But while the battle to agree the new conditions has been a long one, Nicholls, chief executive of the Community and Youth Workers' Union (CYWU), has little time for reflection. He is now preparing for weeks of further negotiation with employers to ensure a fresh dispute about the date a new salary scale comes into effect does not derail the hard-fought deal (YPN, 4-10 August, p2).
When questioned whether an average one-off extra payment of about 1,000 is worth risking youth workers' long-term benefits for, Nicholls is indignant.
"A thousand pounds is a lot of money," he says. "Local authorities are making interest on the money they've had in their coffers since last July.
Most principal youth officers treat youth service budgets as their own and most local authorities don't put enough money into youth service budgets."
He adds: "It's a sad indication of how out of touch employers and principal youth officers are that they are reneging on the national agreement."
Despite his bitterness about the lack of funding for youth work, Nicholls is reluctant to blame the Government, pointing the finger of blame instead in the direction of local authorities for holding back money.
It was local authorities' failure to improve conditions for part-time workers such as himself that encouraged Nicholls to join the union back in 1975. He still blames this failure for the profession's growing problem of recruitment and retention.
During the subsequent 29 years, he says the role of the union has become increasingly demanding. In particular, inspectors from different agencies meas- uring youth work according to different criteria has taken its toll on workers.
Despite this, he is optimistic that 2002's Resourcing Excellent Youth Services document could finally see youth work being placed at the centre of social policy after languishing at its margins.
Given Nicholls' concerns, some observers wonder why the CYWU settled earlier this year for a pay increase of just three per cent after putting itself on the line with its first ever strike.
Nicholls insists the deal struck was worth much more than extra pay.
Key to the agreement is a new grading structure for staff, which will mean them having to fulfil entry requirements for each grade. He dismisses the theory that such requirements could worsen the current recruitment crisis.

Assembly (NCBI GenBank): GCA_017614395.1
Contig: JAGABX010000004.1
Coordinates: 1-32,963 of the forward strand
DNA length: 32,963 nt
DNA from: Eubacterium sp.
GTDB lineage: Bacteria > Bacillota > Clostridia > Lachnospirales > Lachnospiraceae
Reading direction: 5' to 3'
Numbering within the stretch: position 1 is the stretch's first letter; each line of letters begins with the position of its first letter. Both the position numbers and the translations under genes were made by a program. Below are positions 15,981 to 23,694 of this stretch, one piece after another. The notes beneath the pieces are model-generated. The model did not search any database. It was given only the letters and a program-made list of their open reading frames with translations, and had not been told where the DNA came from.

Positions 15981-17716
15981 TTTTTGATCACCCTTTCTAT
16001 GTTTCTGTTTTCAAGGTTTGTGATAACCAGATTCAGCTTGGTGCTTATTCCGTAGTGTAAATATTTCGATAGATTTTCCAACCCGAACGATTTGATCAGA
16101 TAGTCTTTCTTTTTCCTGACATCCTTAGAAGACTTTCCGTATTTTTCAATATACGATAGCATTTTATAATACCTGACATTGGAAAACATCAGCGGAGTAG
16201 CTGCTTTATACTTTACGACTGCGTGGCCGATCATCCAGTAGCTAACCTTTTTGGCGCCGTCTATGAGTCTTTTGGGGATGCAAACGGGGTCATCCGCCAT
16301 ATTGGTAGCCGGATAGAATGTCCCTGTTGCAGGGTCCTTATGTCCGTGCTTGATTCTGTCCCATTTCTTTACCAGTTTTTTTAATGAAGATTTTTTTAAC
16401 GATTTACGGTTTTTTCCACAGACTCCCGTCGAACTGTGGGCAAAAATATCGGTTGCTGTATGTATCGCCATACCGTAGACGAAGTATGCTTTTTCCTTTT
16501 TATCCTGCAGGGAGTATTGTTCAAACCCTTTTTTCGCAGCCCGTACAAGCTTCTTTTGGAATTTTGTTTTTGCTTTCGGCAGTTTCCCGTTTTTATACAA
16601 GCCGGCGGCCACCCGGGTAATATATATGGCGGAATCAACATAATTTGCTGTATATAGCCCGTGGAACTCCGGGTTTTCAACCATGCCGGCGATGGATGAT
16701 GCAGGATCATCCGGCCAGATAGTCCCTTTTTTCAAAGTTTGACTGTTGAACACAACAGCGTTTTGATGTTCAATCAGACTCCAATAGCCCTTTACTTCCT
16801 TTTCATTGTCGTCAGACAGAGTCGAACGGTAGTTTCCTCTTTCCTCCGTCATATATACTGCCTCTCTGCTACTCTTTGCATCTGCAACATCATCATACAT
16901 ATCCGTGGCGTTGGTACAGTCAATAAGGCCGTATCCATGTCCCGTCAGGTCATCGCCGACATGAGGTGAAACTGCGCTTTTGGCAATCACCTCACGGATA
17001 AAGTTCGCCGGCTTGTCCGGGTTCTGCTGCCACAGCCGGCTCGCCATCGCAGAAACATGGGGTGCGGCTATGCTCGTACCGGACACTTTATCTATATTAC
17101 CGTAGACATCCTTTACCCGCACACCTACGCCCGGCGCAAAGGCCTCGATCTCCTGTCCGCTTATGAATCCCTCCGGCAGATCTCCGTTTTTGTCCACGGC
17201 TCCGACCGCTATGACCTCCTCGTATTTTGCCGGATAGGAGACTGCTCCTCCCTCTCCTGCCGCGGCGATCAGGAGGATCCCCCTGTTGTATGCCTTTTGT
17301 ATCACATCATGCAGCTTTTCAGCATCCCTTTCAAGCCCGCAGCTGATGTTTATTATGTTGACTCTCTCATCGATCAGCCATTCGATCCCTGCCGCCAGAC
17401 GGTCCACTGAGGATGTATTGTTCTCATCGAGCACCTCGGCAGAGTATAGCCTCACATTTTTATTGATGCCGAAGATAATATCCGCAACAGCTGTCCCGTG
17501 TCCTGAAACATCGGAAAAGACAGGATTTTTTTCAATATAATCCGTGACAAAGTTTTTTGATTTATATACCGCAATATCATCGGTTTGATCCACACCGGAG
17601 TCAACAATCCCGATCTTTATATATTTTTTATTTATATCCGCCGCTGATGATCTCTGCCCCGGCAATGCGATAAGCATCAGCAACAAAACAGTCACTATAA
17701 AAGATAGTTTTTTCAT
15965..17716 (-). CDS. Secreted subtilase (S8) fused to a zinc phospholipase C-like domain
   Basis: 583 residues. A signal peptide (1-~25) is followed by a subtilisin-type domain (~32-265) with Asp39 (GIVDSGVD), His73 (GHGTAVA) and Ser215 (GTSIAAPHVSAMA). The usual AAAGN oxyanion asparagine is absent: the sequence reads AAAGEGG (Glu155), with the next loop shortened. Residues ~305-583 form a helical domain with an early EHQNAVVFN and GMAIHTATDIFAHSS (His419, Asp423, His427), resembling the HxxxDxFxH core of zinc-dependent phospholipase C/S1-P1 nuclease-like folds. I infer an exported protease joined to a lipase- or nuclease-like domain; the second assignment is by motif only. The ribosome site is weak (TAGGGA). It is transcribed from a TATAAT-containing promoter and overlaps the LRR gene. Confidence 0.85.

"There are more students in training for youth and community work now than ever," he says. "One of the reasons why people are not going in is not because of the qualifications needed, it's because the money isn't good enough and the Government is expecting too much of too few for too little. Using inadequately trained home-grown young people is just creating a disaster."
He points to the relatively high level of serious cases - discipline problems, grievances, stress, mistakes at work - the organisation handles compared with other trade unions to back up the point. "There's no set of ethics for our work and no regulatory body," he adds.
With another possible strike on the horizon, the union will need all the political muscle it can muster, but Nicholls is confident that the CYWU has the strength to succeed.
"Historically, people turn to the effective, specialist protection of a union that understands their work. Big is not beautiful. We can be small but have a big impact."
- The Community and Youth Workers' Union was formed by 10 female workers in the voluntary sector in 1938. It now has 5,000 members
- Doug Nicholls, 48, joined the union in 1975 as a part-time youth worker in Oxford
- He became a full-time youth worker in Coventry in 1982
- He was elected general secretary of the union in 1987.